In the early years, the Rebbe would personally map out the students’ routes, pointing out far-flung communities with particular needs or requests, and scattered individuals in need of counsel and encouragement. Even decades later, the Rebbe would sometimes deliver a special talk for the students, encouraging them, advising them and blessing them with success as they embarked on their summer mission.
Setting Off to Far-Flung Destinations
Nowadays, even as air travel, GPS navigation and videoconferencing make for a more modern-day experience, the underlying themes of Torah, ahavas Yisrael (love of the Jewish people) and selfless dedication remain the same.
This year, some 66 years later, 300 yeshivah students are poised to travel to far-flung destinations like Greece, Nepal and Peru with tefillin, mezuzahs, Jewish supplies and timeless Torah scholarship.
Rabbi Moshe Kotlarsky. (Photo: Bentzi Sasson)
Rabbi Moshe Kotlarsky, who directs the program as vice chairman of Merkos, opened the annual training session last week in the Crown Heights neighborhood of Brooklyn, N.Y. He shared details from some of the private talks the Rebbe would have with the students, and introduced a specially prepared clip from a 1970 address by the Rebbe to the Merkos Shlichus emissaries.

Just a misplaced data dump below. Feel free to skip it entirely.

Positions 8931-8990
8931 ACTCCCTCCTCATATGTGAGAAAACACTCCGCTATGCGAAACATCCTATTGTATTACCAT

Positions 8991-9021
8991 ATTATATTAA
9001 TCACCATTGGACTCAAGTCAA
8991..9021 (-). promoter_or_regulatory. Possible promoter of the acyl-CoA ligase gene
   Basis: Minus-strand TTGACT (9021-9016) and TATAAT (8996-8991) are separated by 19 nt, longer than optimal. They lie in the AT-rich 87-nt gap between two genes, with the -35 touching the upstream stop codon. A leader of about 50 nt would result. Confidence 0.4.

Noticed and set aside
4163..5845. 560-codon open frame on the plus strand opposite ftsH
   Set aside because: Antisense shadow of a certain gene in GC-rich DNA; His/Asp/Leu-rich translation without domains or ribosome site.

In it the Rebbe discussed the importance of reaching out to individual Jews, wherever they live, and the responsibility of the emissary to act like a lamp, shining with Torah knowledge and inspiration.
Rabbi Yehuda Krinsky, chairman of Merkos, shared personal memories, including his time spent as a Roving Rabbi from 1951 to 1957. He told how young men would sometimes leave with nothing other than a list of cities—no phone numbers, no contacts, just samples of Talks and Tales, Lubavitch’s Yiddish/English periodical. They would sometimes sleep on synagogue pews or floors as they worked their way through rural America.
Rabbi Yehuda Krinsky (Photo: Bentzi Sasson)
Clearly, the Merkos Shlichus logistics have evolved in many ways since then. Cell phones and email have alleviated much of the isolation, and allow for better planning and coordination. Many students will be based out of Chabad centers—some of which were established on the foundations laid by previous Roving Rabbis.